When outcomes occur in clinical trials before treatment can be given, neither intent-to-treat nor according-to-protocol analyses give optimal estimates of the treatment effect.
A better approach employs a time-dependent variable for treatment.
Intent-to-treat analyses are conservative, biasing against treatment ; according-to-protocol analyses bias in favor of treatment.
We show how to measure the effect of a time-dependent variable in a logistic regression using person-time intervals as units of measurement and describe appropriate methods for reporting model performance.
The method is applied to develop a model to predict the probability that a patient with a myocardial infarction will have a sudden cardiac arrest within 48 hours of presentation to emergency medical services both when treated with thrombolysis and when not treated.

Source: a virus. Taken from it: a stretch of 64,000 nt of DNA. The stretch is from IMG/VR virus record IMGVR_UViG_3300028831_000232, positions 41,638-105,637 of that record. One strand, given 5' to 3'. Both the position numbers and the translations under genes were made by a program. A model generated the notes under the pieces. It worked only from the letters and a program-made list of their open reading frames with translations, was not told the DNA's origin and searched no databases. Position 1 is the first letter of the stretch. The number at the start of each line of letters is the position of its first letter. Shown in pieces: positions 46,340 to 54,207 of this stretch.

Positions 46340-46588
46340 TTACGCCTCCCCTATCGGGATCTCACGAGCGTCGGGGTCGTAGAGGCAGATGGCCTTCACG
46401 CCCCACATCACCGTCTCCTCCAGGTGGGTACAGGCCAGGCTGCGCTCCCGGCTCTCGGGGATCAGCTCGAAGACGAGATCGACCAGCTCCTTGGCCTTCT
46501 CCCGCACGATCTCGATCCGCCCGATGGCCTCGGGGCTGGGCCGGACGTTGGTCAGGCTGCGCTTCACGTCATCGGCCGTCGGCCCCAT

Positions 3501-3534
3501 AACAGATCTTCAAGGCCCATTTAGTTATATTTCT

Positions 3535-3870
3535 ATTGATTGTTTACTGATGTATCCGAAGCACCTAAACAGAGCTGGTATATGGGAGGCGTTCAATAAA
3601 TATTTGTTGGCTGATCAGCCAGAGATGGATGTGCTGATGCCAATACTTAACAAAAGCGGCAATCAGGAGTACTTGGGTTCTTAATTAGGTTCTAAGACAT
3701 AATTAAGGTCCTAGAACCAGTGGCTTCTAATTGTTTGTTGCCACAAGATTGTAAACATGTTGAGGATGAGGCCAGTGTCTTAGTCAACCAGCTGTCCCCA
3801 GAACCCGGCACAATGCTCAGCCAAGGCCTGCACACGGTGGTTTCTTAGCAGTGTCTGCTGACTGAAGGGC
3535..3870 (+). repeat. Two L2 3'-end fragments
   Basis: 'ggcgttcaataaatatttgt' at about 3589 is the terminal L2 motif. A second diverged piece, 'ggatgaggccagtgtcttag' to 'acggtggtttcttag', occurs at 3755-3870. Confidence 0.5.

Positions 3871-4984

We use a time-dependent treatment variable because many patients went into cardiac arrest while awaiting treatment.
This technique has been programmed into an electricardiograph for real-time use in an emergency department.
Mots-clés Pascal : Infarctus, Myocarde, Arrêt cardiocirculatoire, Fibrinolytique, Chimiothérapie, Traitement, Prédiction, Modèle, Régression logistique, Méthode statistique, Homme, Dépendance du temps, Appareil circulatoire pathologie, Cardiopathie coronaire, Myocarde pathologie
Mots-clés Pascal anglais : Infarct, Myocardium, Cardiocirculatory arrest, Fibrinolytic, Chemotherapy, Treatment, Prediction, Models, Logistic regression, Statistical method, Human, Time dependence, Cardiovascular disease, Coronary heart disease, Myocardial disease
Notice produite par :
Inist-CNRS - Institut de l'Information Scientifique et Technique
Cote : 98-0044463
Code Inist : 002B30A01A1. Création : 14/05/1998.